Dayton plays Richmond for the A-10 title and a spot in the field. The Flyers would steal someone's bid, but that some might be Richmond.
Duke and North Carolina are playing to try to improve their seeding. Duke is hoping to grab that fourth No. 1 seed. The Tar Heels are looking for just their third top 50 RPI win and first away from home. That could move them up to a three, but with so few true quality wins and the competition at the top of the bracket, better than that seems out of reach.
An explanation is required for the sites for the 4-seeds in this morning's bracket. The way the First Four games work is that two are played on Tuesday and two on Wednesday. That means that at least two of those have to be bracketed to play on Friday. The way it ended up working out, a Friday site was needed on the 4-line, but it also had to be able to hold an ACC First Four team. If UNC was in Charlotte, they could meet another ACC team too soon, so Kentucky got that site instead and UNC was put in Tampa. It's convoluted, but the First Four will occasionally cause strange things to happen.
Florida and Kentucky are also playing for seed. The Gators could be as high as a two with a win, while Kentucky might have a shot at a 3.
And Ohio State is trying to become the overall No. 1 seed. That could go to Kansas if Penn State pulls its third upset in a row and takes down the Buckeyes.
See complete Bracketology coverage here.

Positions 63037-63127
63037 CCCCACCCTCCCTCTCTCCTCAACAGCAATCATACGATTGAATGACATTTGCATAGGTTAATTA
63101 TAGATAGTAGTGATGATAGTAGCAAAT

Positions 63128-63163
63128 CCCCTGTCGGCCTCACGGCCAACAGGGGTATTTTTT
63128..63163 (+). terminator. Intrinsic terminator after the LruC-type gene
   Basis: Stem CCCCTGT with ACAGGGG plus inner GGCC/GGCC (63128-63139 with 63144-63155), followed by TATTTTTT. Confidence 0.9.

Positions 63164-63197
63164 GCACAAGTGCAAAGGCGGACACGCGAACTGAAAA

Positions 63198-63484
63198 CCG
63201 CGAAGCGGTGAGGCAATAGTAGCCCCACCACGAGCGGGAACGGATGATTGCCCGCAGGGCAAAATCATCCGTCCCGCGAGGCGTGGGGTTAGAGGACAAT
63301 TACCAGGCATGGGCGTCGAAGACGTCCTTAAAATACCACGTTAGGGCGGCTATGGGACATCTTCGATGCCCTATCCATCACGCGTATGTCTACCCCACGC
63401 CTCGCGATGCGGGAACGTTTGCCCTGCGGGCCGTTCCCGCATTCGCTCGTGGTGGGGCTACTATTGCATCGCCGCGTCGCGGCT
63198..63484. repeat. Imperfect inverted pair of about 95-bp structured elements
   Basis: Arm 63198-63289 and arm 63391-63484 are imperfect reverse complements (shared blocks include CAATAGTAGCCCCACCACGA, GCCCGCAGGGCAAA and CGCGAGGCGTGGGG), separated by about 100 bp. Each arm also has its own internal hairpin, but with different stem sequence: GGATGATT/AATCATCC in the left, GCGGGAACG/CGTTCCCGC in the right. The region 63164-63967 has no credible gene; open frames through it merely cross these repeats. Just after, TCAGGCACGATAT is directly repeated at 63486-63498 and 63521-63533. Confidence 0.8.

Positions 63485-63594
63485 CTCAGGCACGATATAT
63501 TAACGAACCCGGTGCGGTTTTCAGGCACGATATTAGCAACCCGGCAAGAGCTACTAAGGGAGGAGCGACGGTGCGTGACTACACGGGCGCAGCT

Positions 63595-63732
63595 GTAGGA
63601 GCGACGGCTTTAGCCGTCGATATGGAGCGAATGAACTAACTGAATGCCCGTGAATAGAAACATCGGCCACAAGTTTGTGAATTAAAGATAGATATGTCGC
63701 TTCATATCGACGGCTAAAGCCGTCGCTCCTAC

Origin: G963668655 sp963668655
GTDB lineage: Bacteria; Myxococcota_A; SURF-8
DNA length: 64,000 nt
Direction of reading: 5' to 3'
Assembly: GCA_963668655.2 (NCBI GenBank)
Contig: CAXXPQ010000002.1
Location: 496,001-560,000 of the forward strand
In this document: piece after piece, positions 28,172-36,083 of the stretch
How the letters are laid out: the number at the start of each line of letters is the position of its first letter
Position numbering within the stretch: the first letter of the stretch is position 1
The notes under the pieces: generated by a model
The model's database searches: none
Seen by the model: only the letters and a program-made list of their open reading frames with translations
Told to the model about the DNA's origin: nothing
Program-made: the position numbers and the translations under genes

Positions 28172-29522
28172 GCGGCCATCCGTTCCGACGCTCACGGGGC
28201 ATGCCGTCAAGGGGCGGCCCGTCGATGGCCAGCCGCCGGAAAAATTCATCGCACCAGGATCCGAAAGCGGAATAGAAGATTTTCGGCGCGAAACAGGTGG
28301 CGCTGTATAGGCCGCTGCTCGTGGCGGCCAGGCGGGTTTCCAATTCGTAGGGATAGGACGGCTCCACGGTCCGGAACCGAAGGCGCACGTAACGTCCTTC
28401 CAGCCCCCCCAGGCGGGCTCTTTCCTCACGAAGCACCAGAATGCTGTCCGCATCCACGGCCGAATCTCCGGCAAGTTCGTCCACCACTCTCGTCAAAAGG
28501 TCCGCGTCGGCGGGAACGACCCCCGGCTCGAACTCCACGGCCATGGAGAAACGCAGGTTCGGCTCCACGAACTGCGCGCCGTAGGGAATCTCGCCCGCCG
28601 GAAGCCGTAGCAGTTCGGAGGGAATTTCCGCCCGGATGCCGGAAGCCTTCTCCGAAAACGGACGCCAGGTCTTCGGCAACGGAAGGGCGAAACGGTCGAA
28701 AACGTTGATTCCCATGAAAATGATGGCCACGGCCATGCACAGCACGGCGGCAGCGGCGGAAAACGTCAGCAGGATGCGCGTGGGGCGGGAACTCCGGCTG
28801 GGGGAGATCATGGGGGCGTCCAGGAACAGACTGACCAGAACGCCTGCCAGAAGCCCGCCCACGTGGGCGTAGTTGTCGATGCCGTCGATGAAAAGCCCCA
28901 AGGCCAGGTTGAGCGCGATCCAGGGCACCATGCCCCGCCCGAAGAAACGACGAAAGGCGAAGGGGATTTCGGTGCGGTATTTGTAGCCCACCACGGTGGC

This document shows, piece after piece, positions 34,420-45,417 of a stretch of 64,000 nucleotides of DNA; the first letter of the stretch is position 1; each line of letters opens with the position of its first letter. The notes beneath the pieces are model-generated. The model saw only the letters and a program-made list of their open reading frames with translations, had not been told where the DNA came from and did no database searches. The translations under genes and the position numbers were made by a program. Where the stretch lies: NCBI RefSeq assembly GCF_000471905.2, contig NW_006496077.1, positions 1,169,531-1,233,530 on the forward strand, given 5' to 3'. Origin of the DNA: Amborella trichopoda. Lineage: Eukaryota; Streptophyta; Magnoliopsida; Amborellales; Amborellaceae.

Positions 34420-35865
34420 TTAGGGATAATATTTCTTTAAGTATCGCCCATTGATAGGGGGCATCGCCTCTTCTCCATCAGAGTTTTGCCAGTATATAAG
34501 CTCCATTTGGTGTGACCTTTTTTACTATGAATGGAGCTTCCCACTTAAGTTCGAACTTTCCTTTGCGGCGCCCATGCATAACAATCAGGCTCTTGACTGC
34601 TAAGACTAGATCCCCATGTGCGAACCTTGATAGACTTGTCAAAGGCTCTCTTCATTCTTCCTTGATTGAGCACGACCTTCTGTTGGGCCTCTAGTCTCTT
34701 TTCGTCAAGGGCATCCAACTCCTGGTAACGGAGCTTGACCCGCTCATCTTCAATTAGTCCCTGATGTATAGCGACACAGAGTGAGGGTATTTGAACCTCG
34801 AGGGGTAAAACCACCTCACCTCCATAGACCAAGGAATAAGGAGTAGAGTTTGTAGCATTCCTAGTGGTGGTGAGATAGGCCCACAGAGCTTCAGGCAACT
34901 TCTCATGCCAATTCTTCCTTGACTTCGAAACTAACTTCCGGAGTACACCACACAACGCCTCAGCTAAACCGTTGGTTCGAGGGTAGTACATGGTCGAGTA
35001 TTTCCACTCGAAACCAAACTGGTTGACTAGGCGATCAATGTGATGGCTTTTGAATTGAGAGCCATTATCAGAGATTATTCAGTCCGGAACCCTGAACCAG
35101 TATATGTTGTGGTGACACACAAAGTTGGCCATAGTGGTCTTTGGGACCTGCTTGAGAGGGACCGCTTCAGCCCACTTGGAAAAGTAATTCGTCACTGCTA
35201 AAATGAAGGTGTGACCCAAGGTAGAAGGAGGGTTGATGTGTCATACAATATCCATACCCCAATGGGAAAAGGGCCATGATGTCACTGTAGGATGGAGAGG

Posted on: March 12, 2011 12:16 pm
by Jerry Palm
For the most part, this is the last chance for some teams to make their case to the committee. There are a few games tomorrow that could be impactful, but most of the action is today.
Conference USA gets it started with Memphis and UTEP. The Miners have to win to get in. Memphis may be an at-large with a loss, so this could be a two-bid league if UTEP wins.
In the A-10, Dayton and St. Joes play a semifinal game for the right to try to steal a bid from someone tomorrow. That bid may get stolen from Richmond if the Spiders don't beat Temple in the other semifinal.
Virginia Tech gets another shot at Duke today. Nolan Smith may give it a go on his injured toe for the Blue Devils. The Hokies can definitely get off the bubble with a win. They might be in anyway.
Clemson begins the day without a top 50 RPI win, but can change that in the other ACC semifinal against North Carolina.
Penn State is in my bracket this morning, but the Nits may not be able to survive a loss to Michigan State today.
The Ivy League Tournament championship is today. It's like the BCS - a one-game tournament between Harvard and Princeton, being played at Yale. Neither team has at-large hopes though.
Finally, the Mountain West tournament final between BYU and San Diego State will be important to the seeding of both teams. The Aztecs aren't out of the question as a one-seed. BYU probably is due to their play since the injury to Brandon Davies, but they may be able to keep from being dropped too far with a win today.